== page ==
How Many Web Projects Should You List On Your Website?

Another important issue to discuss is how you handle the projects you do get. You can get hundreds of projects in your career but still be struggling. Here is the breakdown of the number of projects you should have completed in order to be a stable freelance developer:

Large projects (over $10,000): 1-3
Medium projects ($1,000-$10,000): 5-6
Small projects (less than $1,000): 8-10

If you have completed this number of projects in the past, you should be a stable developer right now with too much demand for your services.  If not, you are not treating your clients well.

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By completing the number of projects above, you should have plenty of clients needing more work from you all the time. I have about a 75% conversion rate.

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This means that if I complete a singular project, 75% of the time I will get more work from that client in the future. It’s common to have a 50-75% conversion rate, and if it is any lower, then you may be doing it wrong.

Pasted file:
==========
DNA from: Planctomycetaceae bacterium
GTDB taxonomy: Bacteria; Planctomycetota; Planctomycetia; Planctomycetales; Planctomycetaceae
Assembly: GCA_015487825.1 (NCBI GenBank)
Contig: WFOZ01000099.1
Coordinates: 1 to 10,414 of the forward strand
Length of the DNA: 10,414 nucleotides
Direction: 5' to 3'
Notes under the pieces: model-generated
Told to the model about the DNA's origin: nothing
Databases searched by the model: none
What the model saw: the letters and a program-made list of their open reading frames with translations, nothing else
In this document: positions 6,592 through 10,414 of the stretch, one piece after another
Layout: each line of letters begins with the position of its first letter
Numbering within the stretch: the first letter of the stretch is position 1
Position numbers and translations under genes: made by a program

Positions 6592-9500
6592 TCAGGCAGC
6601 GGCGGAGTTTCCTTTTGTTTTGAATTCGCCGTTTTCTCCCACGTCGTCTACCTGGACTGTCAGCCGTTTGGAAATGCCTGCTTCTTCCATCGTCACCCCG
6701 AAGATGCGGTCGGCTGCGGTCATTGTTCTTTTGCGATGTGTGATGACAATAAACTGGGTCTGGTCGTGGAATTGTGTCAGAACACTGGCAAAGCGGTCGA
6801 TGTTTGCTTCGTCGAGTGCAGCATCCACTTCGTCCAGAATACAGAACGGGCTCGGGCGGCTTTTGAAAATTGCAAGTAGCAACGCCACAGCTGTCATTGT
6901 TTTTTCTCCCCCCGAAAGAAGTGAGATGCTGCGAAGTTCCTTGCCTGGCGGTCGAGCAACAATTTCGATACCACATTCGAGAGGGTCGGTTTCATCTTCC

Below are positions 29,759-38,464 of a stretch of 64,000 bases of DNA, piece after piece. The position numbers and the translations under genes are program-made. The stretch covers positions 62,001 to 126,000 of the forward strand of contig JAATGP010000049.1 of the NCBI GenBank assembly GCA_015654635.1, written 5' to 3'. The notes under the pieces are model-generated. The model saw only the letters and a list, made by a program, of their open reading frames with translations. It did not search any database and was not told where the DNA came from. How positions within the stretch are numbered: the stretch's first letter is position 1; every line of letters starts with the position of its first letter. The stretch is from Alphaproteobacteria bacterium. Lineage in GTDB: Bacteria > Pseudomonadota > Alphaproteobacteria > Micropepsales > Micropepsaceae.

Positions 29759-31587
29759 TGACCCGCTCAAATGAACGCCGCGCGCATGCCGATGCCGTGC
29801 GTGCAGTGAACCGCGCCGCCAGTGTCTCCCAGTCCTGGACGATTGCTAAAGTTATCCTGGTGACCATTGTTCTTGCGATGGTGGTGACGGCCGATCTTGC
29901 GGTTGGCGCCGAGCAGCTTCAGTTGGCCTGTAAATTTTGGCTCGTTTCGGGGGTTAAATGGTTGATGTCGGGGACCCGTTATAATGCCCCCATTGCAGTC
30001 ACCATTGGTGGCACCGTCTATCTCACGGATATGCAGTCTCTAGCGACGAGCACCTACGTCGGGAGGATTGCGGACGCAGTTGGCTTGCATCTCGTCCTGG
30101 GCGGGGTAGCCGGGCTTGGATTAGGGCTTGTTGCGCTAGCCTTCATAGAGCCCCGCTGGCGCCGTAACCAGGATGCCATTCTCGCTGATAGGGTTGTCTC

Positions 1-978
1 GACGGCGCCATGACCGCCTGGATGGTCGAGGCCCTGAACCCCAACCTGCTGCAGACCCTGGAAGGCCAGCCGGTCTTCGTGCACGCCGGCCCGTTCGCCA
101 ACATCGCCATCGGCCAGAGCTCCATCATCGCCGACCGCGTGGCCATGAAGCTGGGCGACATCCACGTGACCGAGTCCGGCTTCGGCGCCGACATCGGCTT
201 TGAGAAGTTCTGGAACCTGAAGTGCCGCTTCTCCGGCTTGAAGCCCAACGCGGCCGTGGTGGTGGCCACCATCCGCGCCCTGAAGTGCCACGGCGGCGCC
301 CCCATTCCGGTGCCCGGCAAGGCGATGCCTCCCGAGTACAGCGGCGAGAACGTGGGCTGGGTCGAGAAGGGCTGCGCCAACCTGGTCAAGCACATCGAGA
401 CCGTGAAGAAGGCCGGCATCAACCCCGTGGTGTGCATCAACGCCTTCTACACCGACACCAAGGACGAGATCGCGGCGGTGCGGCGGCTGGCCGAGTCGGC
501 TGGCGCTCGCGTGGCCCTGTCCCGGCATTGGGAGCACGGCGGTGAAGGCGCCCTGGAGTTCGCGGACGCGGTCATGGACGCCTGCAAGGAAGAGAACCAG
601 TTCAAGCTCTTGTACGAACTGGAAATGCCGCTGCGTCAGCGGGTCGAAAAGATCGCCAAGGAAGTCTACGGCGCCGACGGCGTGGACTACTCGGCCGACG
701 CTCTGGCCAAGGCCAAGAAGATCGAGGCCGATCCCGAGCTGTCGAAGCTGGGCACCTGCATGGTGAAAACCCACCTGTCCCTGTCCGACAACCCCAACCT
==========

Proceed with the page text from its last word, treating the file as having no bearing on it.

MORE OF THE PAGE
So, back to the above breakdown. If I have completed around 18 projects at various levels, with a 75% conversion rate I would have around 13 clients that would call on me for future work. This would be sustaining enough to form a lasting career.

It’s important to treat your clients well, and there are a few very crucial tips I am going to give you to maximize your relationships. Remember, it is far more difficult to get a new client than it is to maintain a current one.

And remember, on your website, be sure to list the technologies used for each project and your involvement in each project.

With Your Website, Be Available and Respond Quickly

Ever get an email and say to yourself, “I’ll get to that later?” With clients, respond immediately, even if you are not going to complete the task at that moment. Tell them you understand and will get back to them as soon as possible. If you are able to work on the task, respond and let them know you are on it. (If you are in a different time zone than your client, this can mean having to check your email during non-work hours.)

Too often, hirers will ask a developer about something and not get a response for days. That can be very frustrating, and they are likely losing money during that period of non-communication. Don’t be that developer who is always causing problems, and your chances of getting and maintaining clients will go.

If you're looking for some serious preparation for your interviews, I'd recommend this book written by a lead Google interviewer. It has 189 programming questions and solutions:

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